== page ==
In the industrial heartland near Johannesburg, where there are lots of metal industries, the shutdown was about 80%. Certainly there were no workers in the city centre on the day of the strike.
It was maybe 40% participation in smaller cities like Cape Town and Durban, and it could be higher in cities like Port Elizabeth because NUMSA is strong there. So I'd say that in general, it was maybe 60% stay-away, which is a huge success, because we have the problem of casual, precarious workers who are sometimes not that keen to strike.
What do you think the actions on April 25 indicate for the prospects for the left and what are some of the next steps from your perspective?
For the labour movement organisationally, it is about a baptism of fire for a new trade union federation, SAFTU, and the pushing aside of COSATU. COSATU won’t disappear, but I think it has been shown to be a “lame duck”.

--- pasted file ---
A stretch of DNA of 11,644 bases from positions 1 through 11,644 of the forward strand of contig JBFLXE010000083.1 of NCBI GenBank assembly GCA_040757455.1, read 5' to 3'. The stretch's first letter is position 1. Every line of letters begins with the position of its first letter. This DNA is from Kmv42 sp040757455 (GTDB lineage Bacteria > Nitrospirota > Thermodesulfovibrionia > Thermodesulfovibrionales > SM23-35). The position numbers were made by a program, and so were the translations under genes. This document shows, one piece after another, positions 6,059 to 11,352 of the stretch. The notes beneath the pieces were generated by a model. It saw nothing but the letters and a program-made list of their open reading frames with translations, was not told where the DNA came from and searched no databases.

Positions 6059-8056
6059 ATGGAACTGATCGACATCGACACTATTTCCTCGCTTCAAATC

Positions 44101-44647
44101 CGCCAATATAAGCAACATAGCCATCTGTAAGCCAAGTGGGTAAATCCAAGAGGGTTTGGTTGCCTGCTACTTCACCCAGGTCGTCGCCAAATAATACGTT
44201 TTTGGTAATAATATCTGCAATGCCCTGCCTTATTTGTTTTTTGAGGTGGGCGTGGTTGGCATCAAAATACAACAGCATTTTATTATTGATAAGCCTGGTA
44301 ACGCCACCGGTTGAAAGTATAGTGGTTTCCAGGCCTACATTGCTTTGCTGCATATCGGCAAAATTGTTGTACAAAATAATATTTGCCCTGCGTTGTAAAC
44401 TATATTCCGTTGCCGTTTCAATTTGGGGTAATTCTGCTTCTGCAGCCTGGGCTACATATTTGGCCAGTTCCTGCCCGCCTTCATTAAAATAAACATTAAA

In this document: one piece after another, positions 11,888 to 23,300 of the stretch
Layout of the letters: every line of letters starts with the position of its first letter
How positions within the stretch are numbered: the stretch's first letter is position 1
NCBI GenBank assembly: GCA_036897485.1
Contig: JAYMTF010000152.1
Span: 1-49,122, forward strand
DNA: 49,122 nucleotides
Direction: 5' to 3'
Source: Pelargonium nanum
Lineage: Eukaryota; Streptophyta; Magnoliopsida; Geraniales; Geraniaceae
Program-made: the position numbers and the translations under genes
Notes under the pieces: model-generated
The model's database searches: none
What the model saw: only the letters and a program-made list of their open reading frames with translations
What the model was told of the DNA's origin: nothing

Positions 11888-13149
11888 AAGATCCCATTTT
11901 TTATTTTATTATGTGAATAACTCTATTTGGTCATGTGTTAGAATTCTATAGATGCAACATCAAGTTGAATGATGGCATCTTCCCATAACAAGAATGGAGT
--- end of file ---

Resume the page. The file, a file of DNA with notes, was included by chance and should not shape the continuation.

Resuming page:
The strike showed the extent of anger and combativity among the working class. It might even be a marker for a turning point in the class struggle as we can expect more attacks on workers’ living standards. Already, Ramaphosa has increased the level of VAT [value-added tax] from 14% to 15, which is a direct attack on the poor.
Also, there are a lot of protests by working-class communities in the townships and villages. Although they are fragmented, they seem to be changing in character.
Recently, in the North West province, the people marched and demanded the removal of their premier, who has been forced to step down.
I think the working class movement is finding strength, and the strike is giving it a centre of authority. It allows the workers and unemployed fighting in different parts of the country to feel they are part of a bigger movement to improve their lives.
[Reprinted from Socialist Worker (US).]